In the city environment, learning is not simply an individual process of knowledge and skill acquisition: it is also the mechanism through which cultural transmission and trasfprmation is secured. The perception of the city as a context where learning and cultural production exchange and transmission take place is increasing. Besides there is a growing interest in surveying and analtsing how lefelong learning can contribute to cope with problems which are no doubt crucial for the years to come, such as social and labour market integration and, also, in studying and profiling the existence of different models of "learning cities".

Lifelong learning policies may have a strong impact on disadventaged segments of population and affect their risk of social exclusion and their opportunity to access the labour market.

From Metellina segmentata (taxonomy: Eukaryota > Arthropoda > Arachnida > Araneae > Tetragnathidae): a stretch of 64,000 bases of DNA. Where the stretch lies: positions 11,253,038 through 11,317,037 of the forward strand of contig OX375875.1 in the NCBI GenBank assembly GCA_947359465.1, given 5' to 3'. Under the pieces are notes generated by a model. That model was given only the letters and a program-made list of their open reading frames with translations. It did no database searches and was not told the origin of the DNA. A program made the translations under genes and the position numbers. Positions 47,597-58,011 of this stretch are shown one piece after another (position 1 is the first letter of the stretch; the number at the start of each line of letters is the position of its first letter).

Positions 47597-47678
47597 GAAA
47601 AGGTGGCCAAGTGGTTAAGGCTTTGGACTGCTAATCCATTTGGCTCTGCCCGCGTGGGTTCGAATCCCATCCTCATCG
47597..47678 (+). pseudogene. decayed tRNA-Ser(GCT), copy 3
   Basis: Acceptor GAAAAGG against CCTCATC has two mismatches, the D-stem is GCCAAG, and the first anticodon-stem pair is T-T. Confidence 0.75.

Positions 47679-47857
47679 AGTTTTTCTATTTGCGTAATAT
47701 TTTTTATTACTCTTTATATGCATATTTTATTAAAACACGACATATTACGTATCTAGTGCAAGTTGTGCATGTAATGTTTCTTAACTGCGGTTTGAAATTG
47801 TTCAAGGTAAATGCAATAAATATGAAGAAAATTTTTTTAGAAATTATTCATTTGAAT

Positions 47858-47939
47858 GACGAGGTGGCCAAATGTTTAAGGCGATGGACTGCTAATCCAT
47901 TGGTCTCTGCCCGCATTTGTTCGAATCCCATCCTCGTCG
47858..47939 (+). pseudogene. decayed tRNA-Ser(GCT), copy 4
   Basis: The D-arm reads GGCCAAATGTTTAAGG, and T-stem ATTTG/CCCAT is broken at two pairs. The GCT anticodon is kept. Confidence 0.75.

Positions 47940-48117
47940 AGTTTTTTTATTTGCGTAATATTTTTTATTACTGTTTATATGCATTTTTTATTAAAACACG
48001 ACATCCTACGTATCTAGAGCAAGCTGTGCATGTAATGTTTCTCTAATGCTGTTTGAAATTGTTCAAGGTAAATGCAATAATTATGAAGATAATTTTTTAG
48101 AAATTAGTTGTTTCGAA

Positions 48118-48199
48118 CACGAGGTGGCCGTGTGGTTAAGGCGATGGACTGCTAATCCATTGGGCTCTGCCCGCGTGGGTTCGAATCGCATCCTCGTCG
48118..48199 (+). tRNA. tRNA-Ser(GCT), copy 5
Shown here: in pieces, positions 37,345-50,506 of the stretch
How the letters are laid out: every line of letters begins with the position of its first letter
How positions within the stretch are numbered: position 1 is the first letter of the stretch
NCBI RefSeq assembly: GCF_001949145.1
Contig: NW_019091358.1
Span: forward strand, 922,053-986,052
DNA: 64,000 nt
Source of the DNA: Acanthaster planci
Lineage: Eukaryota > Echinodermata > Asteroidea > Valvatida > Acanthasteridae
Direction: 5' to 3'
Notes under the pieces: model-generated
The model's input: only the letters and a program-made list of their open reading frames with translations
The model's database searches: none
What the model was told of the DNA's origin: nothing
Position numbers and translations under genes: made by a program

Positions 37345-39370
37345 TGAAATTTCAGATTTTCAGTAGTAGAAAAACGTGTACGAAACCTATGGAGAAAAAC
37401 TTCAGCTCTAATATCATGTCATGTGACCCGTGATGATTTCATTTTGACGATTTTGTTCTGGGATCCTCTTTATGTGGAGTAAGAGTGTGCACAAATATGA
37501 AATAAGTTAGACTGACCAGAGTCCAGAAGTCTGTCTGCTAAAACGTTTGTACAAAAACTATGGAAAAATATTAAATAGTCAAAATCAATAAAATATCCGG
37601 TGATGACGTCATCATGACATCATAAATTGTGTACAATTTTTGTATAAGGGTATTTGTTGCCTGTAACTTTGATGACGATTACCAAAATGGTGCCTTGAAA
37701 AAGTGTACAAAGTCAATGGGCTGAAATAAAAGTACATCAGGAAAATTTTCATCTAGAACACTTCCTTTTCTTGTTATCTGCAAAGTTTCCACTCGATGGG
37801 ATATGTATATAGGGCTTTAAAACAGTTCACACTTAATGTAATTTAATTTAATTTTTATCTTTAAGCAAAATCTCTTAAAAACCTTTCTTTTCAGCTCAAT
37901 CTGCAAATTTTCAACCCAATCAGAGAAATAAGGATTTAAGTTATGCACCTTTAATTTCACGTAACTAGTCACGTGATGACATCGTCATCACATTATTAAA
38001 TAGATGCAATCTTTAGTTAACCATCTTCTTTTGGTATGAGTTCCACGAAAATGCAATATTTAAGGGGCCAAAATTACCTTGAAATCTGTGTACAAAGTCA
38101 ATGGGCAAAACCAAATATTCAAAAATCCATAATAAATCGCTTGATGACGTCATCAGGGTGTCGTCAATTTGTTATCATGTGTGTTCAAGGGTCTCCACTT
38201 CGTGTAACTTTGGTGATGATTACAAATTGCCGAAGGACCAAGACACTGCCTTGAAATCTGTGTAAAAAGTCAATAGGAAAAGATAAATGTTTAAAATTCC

The present survey has been carried out within the PoLLlis project - lifelong Learning Policies in European Cities and New Employment Opportunities for Disadvantaged People - whose main aim was documenting and analysing new city policies addressing social exclision and from the labour market of disavantaged categories of the society. PoLLlis concerns policies which aim to simulate/incrase lifelong learning through enhancing the interface between informal work-related learning and formal vocational training.

The survey has been articulated in two phases. The first one is a comprehensive review of European Learning city initiatives both in countries belonging to the European Union and outside the Community. The second is a comparative analysis of some cities selected as interesting cases and studied in more depth.

As a result of the survey as a whole, apart from an interesting collection of cases of cities implementing lifelong learning initiatives, there are some relevant conclusions and recommendations. The latter are specifically intended for policy makers or other actors involved in the policy making process at city level in the field of lifelong learning.